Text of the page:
Common viral STIs include genital herpes, a chronic infection that afflicts more than 50 million people in the U.S. Genital herpes increases the risk of HIV three- to seven-fold. (20)
HPV affects about 20 million people in the U.S.; about 6.2 million new HPV infections occur each year. (21) Of the 100 known HPV types, 40 cause genital infections, of which 18 are high-risk types. While low-risk HPV types cause genital warts and low-grade cervical changes, high-risk HPV types are associated with more than 99% of cervical cancers. Each year more than 11,000 women are diagnosed with cervical cancer in the U.S., and about 3,700 die. HPV infection also causes vulvar, vaginal, penile, anal, and head and neck cancers.
In 2006, more than 35,000 new HIV cases were diagnosed in the U.S. HIV infection is believed to lead to acquired immunodeficiency syndrome (AIDS), which may be fatal. More than 500,000 Americans have died of AIDS, with 16,000 deaths occurring each year. (22) Currently, more than a million people are said to be living with HIV/AIDS, (23) and a quarter of them are unaware that they are infected.
Trichomoniasis, caused by a protozoan, is very a common STI, which is asymptomatic in 85% of men (24,25) and 50% to 80% of women. Untreated trichomonas infection can cause premature rupture of membranes during pregnancy, and may be passed on to female infants. Trichomoniasis also increases two- to three-fold the chances of getting HIV. (24)
Most of these infections can also be transmitted through oral and anal sex. An infected mother can transmit infections such as syphilis, gonorrhea, herpes, HPV, and HIV to the baby during pregnancy or childbirth. Since most of these infections are asymptomatic, many infected people and their partners remain unaware of transmitting and acquiring these infections until they are faced with the sequelae many years later.
More than 750,000 teen pregnancies occur each year; (26) most are nonmarital. This means that about one in 10 teenage women get pregnant in a year--or about one in five sexually active teenage women. One out of three girls becomes pregnant at least once before reaching age 20. (27) Teen parents are more likely to drop out of school, continue to have nonmarital pregnancies, change jobs more frequently, be on welfare, and have mental and physical health problems. (28)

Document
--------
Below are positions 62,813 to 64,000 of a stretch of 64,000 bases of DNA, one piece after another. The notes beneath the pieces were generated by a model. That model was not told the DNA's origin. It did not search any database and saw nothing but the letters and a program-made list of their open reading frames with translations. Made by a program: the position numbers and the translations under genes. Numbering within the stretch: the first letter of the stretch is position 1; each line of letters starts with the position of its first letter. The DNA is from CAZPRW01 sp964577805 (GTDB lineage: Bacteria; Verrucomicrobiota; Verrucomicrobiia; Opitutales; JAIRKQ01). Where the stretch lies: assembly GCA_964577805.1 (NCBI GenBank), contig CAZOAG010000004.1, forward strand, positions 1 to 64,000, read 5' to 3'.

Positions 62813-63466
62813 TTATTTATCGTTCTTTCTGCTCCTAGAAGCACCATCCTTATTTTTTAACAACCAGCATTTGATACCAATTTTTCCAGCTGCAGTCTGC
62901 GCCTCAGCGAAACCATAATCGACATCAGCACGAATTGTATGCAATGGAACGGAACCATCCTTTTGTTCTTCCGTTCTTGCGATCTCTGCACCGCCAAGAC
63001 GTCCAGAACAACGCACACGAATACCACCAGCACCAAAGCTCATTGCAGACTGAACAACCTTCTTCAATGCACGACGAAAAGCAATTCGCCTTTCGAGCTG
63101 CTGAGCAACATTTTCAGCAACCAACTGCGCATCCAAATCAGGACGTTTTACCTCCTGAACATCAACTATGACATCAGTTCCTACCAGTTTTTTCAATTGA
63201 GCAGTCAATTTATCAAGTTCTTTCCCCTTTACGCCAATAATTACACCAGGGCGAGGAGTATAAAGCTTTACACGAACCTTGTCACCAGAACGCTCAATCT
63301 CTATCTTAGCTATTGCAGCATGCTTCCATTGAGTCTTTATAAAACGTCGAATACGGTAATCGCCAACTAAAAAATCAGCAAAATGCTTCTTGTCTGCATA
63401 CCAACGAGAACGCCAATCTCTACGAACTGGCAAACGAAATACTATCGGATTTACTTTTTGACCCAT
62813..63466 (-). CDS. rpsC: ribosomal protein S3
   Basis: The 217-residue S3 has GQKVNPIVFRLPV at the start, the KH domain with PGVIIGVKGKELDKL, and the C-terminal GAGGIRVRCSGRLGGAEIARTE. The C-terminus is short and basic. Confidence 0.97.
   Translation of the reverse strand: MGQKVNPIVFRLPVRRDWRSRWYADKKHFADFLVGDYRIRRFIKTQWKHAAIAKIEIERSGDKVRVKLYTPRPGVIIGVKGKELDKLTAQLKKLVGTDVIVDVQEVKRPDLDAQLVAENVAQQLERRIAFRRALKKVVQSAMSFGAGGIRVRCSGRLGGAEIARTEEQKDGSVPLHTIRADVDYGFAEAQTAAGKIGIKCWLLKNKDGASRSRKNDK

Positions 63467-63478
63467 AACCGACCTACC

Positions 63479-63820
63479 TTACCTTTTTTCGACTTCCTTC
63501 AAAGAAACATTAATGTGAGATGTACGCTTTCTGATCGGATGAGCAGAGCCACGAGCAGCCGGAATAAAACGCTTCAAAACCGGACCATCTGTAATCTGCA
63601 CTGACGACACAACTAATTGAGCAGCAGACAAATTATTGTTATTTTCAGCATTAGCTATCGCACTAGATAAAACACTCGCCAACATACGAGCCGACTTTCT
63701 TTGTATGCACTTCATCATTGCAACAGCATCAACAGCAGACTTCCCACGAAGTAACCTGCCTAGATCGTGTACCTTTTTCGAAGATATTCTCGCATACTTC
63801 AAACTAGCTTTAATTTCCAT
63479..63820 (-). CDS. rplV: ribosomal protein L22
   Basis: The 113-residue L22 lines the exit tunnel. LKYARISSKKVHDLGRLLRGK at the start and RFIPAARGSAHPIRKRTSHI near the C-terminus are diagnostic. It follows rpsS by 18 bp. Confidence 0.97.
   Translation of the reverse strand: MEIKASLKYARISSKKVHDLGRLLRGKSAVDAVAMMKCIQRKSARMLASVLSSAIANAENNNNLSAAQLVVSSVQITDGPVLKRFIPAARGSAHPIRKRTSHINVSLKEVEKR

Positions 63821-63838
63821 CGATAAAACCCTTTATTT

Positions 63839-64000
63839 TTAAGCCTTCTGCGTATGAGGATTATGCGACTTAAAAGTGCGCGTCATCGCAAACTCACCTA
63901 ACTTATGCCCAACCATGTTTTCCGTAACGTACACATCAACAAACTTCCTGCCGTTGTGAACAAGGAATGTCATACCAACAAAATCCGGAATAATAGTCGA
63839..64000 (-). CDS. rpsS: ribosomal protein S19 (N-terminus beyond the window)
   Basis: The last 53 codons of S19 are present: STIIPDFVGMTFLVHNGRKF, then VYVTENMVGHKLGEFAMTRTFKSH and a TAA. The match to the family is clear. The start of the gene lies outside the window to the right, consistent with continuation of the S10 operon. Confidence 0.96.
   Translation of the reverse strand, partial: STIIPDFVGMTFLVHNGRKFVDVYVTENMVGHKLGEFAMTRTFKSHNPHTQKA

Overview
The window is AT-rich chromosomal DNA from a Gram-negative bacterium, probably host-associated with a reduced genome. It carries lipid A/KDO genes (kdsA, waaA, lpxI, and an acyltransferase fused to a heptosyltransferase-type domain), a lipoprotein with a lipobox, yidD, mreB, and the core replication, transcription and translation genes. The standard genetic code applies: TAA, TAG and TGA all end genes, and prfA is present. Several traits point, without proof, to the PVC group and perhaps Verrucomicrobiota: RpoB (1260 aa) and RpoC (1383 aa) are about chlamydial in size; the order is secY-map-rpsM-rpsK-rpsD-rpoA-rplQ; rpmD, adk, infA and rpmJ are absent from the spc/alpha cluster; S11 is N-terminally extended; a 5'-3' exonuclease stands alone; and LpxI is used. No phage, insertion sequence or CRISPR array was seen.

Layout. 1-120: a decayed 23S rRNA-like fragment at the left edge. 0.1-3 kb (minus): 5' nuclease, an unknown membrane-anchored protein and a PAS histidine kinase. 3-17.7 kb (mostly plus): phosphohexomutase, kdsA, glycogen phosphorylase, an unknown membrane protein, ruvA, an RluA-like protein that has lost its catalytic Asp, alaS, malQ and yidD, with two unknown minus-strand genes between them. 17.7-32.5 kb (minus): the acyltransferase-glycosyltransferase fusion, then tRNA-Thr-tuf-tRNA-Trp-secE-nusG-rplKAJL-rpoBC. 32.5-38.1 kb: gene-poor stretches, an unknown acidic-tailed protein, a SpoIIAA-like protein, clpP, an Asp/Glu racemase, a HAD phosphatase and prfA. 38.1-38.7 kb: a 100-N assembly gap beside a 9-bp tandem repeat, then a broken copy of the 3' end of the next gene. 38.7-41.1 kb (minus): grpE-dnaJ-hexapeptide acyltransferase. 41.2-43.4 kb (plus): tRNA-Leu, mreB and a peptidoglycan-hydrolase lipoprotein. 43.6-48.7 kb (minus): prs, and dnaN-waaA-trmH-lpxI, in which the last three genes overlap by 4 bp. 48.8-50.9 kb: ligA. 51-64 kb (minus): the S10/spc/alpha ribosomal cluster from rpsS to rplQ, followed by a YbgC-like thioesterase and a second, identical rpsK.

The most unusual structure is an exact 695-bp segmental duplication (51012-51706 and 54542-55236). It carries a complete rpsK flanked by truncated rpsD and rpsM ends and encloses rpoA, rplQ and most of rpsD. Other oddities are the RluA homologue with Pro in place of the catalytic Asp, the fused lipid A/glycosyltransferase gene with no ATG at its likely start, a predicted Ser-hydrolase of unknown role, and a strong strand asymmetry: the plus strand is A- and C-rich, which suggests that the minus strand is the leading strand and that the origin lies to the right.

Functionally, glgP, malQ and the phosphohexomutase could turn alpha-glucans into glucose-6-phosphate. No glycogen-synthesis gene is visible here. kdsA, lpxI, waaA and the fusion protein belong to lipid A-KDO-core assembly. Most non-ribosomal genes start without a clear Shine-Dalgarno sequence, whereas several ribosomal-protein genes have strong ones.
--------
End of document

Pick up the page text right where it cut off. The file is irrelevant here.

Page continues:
Early sexual activity and multiple partners are also associated with pain and suffering from broken relationships, a sense of betrayal and abandonment, confusion about romantic feelings, altered self-esteem, depression, (29) and impaired ability to form healthy long-term relationships.
How Can We Prevent These Consequences?
The only certain way to avoid the consequences of the Sexual Revolution is sexual abstinence outside a mutually monogamous lifelong relationship with an uninfected partner. Condoms, contraceptives, vaccines, and screening may help in reducing the risk of pregnancy or infection, and may help in early detection and treatment of STIs.
Condoms and other contraceptives may reduce the risk of STIs and pregnancy, but do not eliminate it. Even 100% condom use does not totally eliminate risk of any STI, including HIV. Condoms reduce the risk of HIV transmission by 85%, but for STIs such as gonorrhea and chlamydia, risk reduction is only about 50%. (30) And the risk reduction is less with inconsistent use. Even in adults who knew their partner had HIV, less than half report consistent condom use. (31) Condom use studies are done for a limited period of time; risk, however, accumulates over years.
Even though a vaccine is now available for some types of HPV infection, there is no prevention for infection by other types of HPV. Moreover, the prevalence of HPV vaccine types is low in the infected population. (32)
Contraceptives that are most effective for pregnancy prevention provide no STI protection, and may even increase the risk of certain infections. (33,34) Even with the use of contraceptives, 15% to 20% of teens become pregnant. About 20% of teenage women using oral contraceptives are pregnant within 6 months, and 20% of those relying on condoms become pregnant within a year. Teen pregnancy is much more likely in cohabiting couples. Almost half (47%) of cohabiting teens get pregnant in the first year of contraceptive use. (35)
It is important to screen sexually active young adults for STIs. The CDC recommends annual screening of sexually active women under the age of 26 for chlamydia. HIV screening is recommended annually for the sexually active population, and more often for those with high-risk behaviors such as multiple or anonymous partners. Site-specific tests may be required in some cases for those engaging in oral sex and anal intercourse. (36)
The far-reaching consequences of the Sexual Revolution can be only partly ameliorated by screening, vaccinating, treating STIs, and using contraceptives. Physicians need to be aware of the risks and their magnitude, and to inform young patients that healthy sex occurs only between mutually faithful, uninfected partners.
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Sheetal Malholtra, M.B.B.S., M.S., is epidemiologist for the Medical Institute for Sexual Health in Austin, Tex. Contact: Smalhotra@medinstitute.org.